These days the term ‘art and science’ is on everyone?s lips – but no-one quite knows what it is or where it is going. Does it mark the rise of a new culture in which science and technology will be the driving forces and will even, perhaps, determine the future of culture? Are there similarities in the creative processes of artists and scientists? Can science benefit from art? And can considering these questions bring us any closer to understanding creativity? This exhibit is a step towards exploring these key issues of the 21st century.

The artists in this show collaborate with scientists, and the benefits run in both directions. Thus their creations have that sharp edge, the tension that accompanies creativity.

Susan Aldworth works on the border between philosophy of mind and neurophysiology. She studies the relationship of The Self to the physical brain: ‘How to define one?s personality and whether it can be physically located’. Among her tools is fMRI.

Artists explore, interpret and reinterpret forms in nature, attempting to discern forms that are successful and find out why. Davide Angheleddu describes his investigations thus: ‘My artistic production gets inspiration from nature, particularly from nature sublimely described in the book Kunstformen der Nature (Art Forms in Nature) of the German philosopher and biologist Ernst Haekel’. To investigate further the essence of natural forms he turns to sculpture using digital technologies.

Whereas work in physics-inspired art often tends to be decorative, this is less the case in biology-inspired art. Artists in the laboratory can produce works of interest to scientists. Andrew Carnie states this emphatically: ‘Art is too important to be left to artists – science too important to be left to scientists’. Carnie tracks the changing organisation of the brain, how it develops and how it is capable of holding memories.

Annie Cattrell attempts to make tangible seemingly intangible neurological experiences, such as pain and pleasure. Using what is essentially a sculptural photocopying, she examines ‘subtle shifts and rhythms which ceaselessly occur in the natural world and within the body’.

Katharine Dowson has always been inspired by how science and technology can further inform us about the hidden world within the human body, even beyond what we see in anatomy museums. Among the transparent materials she employs in conjunction with laser technology, glass plays a major role because it ‘is also a major component in scientific discovery, from test tubes to lens, revealing the microcosmic and macrocosmic universe and their visual similarities’.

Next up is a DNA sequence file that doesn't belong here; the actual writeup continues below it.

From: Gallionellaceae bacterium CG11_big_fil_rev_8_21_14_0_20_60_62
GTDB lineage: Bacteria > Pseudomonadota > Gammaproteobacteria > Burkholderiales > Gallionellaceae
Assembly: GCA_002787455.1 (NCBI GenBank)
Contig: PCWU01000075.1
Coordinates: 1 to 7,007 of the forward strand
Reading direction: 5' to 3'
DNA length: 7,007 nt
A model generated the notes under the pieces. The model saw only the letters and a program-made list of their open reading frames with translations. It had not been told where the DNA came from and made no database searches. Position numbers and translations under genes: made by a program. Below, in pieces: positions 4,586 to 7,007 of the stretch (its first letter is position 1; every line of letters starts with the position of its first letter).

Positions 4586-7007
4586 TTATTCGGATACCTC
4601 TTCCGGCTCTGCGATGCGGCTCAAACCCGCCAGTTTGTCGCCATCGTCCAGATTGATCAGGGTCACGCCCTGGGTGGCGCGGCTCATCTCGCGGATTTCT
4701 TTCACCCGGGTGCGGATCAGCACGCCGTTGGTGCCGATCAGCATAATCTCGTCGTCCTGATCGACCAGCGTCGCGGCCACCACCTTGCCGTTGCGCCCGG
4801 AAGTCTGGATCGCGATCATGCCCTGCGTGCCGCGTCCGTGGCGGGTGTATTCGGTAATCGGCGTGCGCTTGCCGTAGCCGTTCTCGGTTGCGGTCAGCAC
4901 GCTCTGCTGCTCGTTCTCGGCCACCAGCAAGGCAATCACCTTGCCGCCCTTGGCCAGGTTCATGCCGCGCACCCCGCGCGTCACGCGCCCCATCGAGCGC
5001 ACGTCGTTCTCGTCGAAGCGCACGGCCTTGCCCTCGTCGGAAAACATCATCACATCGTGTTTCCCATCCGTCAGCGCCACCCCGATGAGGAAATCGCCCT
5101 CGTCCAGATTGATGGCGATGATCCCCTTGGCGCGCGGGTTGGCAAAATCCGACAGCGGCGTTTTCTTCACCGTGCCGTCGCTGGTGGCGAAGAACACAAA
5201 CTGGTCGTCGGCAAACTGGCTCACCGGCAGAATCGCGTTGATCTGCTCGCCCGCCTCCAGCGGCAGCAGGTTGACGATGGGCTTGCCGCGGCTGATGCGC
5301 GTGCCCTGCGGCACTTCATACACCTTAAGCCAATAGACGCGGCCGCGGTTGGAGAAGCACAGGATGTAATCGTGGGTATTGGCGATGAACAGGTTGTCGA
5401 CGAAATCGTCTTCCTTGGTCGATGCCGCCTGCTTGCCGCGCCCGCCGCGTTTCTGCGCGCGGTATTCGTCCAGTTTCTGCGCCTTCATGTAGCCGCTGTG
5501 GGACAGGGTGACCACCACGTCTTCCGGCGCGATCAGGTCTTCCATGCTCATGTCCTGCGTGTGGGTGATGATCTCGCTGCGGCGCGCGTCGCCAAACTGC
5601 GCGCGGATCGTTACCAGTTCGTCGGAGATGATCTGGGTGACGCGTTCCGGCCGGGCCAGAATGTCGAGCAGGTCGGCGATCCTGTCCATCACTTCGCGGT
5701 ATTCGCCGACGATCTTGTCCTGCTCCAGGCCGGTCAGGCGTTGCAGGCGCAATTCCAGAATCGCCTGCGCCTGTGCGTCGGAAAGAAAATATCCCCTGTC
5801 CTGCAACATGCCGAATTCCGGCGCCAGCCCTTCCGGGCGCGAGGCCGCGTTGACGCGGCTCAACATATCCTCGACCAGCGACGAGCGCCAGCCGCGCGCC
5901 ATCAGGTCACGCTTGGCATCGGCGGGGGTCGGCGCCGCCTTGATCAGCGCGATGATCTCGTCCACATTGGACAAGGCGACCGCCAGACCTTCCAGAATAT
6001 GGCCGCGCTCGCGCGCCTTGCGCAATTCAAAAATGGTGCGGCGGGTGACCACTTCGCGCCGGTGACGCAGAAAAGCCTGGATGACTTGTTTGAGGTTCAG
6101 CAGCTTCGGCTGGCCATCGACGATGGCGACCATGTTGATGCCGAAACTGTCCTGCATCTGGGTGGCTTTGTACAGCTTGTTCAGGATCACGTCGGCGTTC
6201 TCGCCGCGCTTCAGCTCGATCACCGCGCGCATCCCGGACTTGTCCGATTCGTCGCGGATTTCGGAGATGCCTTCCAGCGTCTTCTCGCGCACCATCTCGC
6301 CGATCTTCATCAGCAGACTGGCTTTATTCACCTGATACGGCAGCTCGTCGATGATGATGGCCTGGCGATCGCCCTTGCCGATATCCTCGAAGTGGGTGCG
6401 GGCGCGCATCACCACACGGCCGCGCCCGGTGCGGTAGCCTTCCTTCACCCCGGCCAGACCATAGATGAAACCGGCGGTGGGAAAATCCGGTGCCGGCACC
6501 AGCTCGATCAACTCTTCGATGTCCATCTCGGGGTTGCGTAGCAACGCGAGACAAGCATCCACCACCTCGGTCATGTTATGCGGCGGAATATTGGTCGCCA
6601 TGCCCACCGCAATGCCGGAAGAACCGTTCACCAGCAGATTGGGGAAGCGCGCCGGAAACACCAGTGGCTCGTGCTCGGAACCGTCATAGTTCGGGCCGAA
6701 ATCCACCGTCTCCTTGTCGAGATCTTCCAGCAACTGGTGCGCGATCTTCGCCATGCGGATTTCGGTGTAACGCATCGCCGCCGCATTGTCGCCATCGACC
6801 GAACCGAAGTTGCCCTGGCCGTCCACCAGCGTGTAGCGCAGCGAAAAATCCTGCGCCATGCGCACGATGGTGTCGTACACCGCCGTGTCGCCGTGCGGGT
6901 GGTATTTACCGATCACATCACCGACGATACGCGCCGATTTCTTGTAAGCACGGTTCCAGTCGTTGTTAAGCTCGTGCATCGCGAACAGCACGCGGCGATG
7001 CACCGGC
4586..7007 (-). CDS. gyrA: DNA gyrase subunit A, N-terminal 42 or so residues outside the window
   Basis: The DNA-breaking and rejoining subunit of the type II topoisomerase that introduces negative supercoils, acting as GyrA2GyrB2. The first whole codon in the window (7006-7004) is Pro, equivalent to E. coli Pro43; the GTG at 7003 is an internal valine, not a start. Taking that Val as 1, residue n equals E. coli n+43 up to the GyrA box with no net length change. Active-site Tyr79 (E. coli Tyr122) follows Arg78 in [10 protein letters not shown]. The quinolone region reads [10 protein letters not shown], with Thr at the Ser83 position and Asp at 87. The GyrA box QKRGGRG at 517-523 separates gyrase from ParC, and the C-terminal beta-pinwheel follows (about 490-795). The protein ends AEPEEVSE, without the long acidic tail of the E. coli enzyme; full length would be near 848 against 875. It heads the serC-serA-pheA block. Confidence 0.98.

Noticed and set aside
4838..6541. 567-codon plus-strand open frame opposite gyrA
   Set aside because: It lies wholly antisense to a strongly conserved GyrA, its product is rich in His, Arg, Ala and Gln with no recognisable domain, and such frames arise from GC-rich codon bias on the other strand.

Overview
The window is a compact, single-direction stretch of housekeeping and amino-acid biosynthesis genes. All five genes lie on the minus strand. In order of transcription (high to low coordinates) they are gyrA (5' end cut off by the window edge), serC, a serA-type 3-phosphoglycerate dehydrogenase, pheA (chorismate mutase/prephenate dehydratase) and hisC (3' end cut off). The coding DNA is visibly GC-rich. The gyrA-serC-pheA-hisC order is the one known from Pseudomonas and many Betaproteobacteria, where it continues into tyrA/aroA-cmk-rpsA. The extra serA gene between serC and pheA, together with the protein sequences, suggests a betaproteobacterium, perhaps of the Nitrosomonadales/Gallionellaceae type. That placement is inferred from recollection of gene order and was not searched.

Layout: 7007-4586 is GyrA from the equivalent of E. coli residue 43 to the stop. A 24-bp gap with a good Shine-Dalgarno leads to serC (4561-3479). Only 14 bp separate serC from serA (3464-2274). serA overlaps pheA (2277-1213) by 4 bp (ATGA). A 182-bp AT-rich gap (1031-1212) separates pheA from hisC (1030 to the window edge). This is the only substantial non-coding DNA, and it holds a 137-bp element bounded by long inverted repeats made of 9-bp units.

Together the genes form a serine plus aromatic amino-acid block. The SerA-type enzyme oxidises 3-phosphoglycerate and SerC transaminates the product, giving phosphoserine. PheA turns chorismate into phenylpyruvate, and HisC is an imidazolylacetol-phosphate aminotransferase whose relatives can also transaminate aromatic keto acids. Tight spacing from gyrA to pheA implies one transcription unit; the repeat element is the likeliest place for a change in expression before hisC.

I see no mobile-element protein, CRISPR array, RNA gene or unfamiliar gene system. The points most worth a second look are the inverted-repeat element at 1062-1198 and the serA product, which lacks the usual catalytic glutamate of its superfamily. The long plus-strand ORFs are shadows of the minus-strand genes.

David Marron has a different take on biology-inspired art. As a paramedic, he ponders the body in death resulting from violence, accident, or natural causes, sometimes in the loneliest of circumstances: ‘Each work is approached differently but a generalised underlying subject is humanity. Scratching at our fragility and durability, violence and emotion. Our habit he explains.

Helen Pynor studies flora and fauna with a unique visual language linked sometimes with text. She writes: ‘I?m fascinated by the mystery of our status as biological beings whose bodies are the repository for experience, language, and a consciousness in and beyond the central nervous system’.

Nina Sellars’ artwork utilizes drawing, photography, installation and state-of-the-art technologies. ‘In the 21st century, we have become increasingly captivated by technologies for realms that exist beyond what is normally visible,’ she writes.

For Stelarc the body is obsolete. His aim is to ‘deconstruct our evolutionary architecture and to integrate microminiaturised electronics inside the body. [The body is] an extended operational system’. He extends the concept of art onto his own body.

Ken and Julia Yonetani look to the environment for inspiration towards sculptures using ground water salt or sugar. ‘Our work tries to retrace lines of connections that have been broken or lost, particularly between acts of consumption and the environment,’ they explain.

As Ionat Zurr and Oron Catts write: ‘Wet biology art practices are engaged in manipulation of living systems. [We are] exploring the manipulation of living tissues as a medium for artistic expression’. The Pig Wings project – part of their study of the production of semi-living organisms in which they muse that if pigs could be designed to fly, then what shape would their wings take – goes further. In growing cells for the purpose of exploring the shape of wings on pigs, they explore the aesthetic as well, because purpose-built forms in nature seem necessarily to be aesthetic. Forms having pleasing properties are naturally preferred, just as are beautiful theories in physics.

May we not say that these artists represent the extremes of science-inspired art — like in extreme sports, pushing the envelope of the possible?

Arthur I. Miller
May 2011